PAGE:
Selfie-Seeking Tourist Damages Neptune Statue in Italy

Another day, another misbehaved tourist in Italy. Last Monday, September 4, a 22-year-old German man was detained in Florence for allegedly damaging a 16th-century marble statue of Neptune after climbing it to pose for a photo. According to a statement from the city’s municipal authorities, the tourist caused €5,000 (~$5,354) worth of damage to the 14-foot-tall statue by breaking off pieces in multiple places during his descent.

The authorities reported that a bit of the sculpted horse’s front hoof, a section of Neptune’s chariot, and part of the fountain from which the statue emerges were damaged or broken off due to the weight of the tourist as he climbed down after his photos were taken. The man was caught on CCTV footage after a similar tourist incident that resulted in Neptune’s hand breaking off in 2005 prompted the city to install security cameras and alarms in and around the statue.

Dario Nardella, the mayor of Florence, shared the footage and an anonymized photo of the tourist standing at the base of the statue via X (formerly Twitter), noting that the culprit “will pay a hefty fine.” The architect responsible for maintaining the city’s monuments, Tommaso Muccini, referred to the tourist as an “imbecile” to the Italian news outlet La Nazione, and said that the repairs to the statue would occur in October in accordance with the regularly scheduled maintenance plan.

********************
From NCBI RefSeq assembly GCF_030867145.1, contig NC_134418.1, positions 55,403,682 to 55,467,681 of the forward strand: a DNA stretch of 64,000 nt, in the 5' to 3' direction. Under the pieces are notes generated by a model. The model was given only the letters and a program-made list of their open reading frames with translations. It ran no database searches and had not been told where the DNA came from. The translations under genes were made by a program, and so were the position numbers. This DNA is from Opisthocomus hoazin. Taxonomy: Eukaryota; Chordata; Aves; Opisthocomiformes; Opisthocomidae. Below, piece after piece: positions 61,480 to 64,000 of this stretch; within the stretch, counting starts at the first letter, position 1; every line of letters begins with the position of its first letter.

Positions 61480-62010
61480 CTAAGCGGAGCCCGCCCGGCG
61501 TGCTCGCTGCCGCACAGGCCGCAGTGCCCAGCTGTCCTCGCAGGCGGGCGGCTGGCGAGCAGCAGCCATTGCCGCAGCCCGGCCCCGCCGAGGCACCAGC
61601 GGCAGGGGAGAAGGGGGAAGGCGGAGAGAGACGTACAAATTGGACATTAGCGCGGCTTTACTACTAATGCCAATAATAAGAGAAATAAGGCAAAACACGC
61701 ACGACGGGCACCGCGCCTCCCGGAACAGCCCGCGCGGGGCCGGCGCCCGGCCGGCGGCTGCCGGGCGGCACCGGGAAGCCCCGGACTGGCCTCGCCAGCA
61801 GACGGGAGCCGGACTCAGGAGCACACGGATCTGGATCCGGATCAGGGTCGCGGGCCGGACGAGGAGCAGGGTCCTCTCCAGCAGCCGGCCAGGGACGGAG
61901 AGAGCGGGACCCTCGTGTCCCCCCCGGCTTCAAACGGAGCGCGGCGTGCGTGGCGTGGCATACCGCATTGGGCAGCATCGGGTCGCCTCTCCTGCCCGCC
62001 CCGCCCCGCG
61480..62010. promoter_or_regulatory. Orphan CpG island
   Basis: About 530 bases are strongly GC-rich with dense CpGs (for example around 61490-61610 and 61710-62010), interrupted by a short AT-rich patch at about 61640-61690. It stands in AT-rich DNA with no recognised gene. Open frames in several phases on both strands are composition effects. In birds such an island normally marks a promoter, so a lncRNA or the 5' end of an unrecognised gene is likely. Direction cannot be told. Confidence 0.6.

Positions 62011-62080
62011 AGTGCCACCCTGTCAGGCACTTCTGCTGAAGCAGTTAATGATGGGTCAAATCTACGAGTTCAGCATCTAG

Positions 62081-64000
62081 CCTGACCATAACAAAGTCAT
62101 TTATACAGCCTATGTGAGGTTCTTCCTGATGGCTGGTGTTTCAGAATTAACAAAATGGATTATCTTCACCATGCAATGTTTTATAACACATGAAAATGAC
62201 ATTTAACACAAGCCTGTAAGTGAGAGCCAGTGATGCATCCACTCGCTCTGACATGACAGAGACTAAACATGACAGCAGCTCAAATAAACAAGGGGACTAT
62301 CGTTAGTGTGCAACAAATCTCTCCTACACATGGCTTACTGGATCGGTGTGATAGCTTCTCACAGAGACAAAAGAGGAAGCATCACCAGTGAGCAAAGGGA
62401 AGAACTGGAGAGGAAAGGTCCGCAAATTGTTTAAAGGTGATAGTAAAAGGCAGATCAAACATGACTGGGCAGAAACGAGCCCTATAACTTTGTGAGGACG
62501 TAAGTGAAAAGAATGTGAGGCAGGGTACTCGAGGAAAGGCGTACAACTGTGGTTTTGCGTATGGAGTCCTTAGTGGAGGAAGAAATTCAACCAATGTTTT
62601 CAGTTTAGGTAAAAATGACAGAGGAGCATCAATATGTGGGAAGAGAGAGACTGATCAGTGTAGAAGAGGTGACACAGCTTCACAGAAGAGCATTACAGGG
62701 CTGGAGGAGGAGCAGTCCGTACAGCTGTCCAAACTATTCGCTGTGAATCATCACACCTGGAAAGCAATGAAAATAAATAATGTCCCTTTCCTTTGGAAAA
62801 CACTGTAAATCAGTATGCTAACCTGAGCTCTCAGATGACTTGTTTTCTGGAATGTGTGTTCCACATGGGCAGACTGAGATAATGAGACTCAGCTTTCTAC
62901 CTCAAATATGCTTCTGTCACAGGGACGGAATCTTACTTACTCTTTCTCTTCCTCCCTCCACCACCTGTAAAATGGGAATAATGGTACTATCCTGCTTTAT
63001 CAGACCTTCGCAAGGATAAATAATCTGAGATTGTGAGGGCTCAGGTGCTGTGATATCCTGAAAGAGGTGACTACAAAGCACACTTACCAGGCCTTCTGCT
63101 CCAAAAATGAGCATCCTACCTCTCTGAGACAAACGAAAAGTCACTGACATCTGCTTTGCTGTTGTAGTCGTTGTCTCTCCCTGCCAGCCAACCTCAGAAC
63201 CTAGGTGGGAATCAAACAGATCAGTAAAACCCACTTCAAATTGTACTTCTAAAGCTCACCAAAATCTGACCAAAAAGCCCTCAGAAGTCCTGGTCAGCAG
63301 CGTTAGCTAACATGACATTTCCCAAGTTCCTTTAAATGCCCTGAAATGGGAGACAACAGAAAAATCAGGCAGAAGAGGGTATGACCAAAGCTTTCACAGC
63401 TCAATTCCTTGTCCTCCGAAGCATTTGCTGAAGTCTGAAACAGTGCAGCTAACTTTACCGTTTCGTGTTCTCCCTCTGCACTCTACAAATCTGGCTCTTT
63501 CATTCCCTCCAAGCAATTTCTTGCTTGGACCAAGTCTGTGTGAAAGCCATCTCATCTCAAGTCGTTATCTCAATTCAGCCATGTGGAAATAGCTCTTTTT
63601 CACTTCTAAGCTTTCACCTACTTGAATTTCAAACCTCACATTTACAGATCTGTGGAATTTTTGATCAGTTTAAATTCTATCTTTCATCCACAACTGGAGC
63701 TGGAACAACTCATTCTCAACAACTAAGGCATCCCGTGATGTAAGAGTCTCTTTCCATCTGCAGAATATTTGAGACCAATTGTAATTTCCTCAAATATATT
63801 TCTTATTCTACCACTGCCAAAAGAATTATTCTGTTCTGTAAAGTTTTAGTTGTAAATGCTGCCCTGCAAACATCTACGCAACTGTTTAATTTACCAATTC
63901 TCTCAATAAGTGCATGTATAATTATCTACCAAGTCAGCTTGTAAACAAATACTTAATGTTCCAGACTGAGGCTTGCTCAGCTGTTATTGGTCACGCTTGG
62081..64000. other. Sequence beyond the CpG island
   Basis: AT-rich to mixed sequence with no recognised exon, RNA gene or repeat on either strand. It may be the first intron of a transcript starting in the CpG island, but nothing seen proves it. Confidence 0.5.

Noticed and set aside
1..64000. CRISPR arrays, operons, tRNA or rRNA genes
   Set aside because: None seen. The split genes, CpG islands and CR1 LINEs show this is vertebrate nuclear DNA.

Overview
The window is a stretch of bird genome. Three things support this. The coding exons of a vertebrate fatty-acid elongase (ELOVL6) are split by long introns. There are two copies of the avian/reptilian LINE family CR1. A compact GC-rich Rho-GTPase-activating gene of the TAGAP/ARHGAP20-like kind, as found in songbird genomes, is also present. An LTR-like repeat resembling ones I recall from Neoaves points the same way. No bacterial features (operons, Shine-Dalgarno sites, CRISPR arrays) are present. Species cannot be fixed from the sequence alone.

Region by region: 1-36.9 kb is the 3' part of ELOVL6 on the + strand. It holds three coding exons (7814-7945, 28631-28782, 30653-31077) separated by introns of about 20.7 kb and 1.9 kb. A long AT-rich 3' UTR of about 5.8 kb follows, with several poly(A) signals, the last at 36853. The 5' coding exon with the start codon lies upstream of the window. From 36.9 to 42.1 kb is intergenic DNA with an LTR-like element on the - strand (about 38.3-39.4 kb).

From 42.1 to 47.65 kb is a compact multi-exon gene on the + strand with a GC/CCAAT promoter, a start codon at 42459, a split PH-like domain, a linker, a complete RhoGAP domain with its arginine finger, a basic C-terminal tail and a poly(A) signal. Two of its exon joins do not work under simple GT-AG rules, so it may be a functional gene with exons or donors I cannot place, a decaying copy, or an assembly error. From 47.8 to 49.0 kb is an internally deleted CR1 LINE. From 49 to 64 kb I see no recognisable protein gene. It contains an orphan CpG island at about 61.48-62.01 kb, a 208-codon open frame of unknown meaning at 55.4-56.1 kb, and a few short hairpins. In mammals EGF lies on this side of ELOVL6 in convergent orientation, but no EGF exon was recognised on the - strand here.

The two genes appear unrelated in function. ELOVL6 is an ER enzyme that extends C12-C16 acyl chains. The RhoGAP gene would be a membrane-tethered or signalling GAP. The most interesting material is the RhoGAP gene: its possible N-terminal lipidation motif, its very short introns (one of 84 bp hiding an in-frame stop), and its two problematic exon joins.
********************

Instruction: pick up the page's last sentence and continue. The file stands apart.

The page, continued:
The Fountain of Neptune was designed by Renaissance artist Baccio Bandinelli in 1559, but after his untimely death, it was later realized by his student, Bartolomeo Ammannati, and several supporting artists by 1574. Florentine Duke Cosimo I de’ Medici had commissioned the gargantuan fountain of the mythological sea god to celebrate the city’s new aqueduct as well as the marriage of his son, Francesco de’ Medici I, to Grand Duchess Joanna of Austria.

This was the latest incident in a slew of reports concerning tourists flouting rules and causing damage to historic landmarks and cultural heritage sites across Italy over the summer. Last month, a woman clamored over the Trevi Fountain in Rome to refill her water bottle amidst a record-breaking heatwave, a group of German influencers shattered a 150-year-old Enrico Butti statue while filming at a villa in Viggiú, and two German tourists spray-painted soccer-related graffiti onto the Vasari Corridor connected to the Uffizi Galleries in Florence. In June, another tourist was filmed etching his and his partner’s names into a wall at the Colosseum with a key.

Last April, the Italian Ministry of Culture proposed a law that would issue five-figure fines for those who vandalized Italian art, architecture, and cultural heritage sites that passed unanimously during a Ministry Council meeting, but it has not yet been adopted into Italian law.

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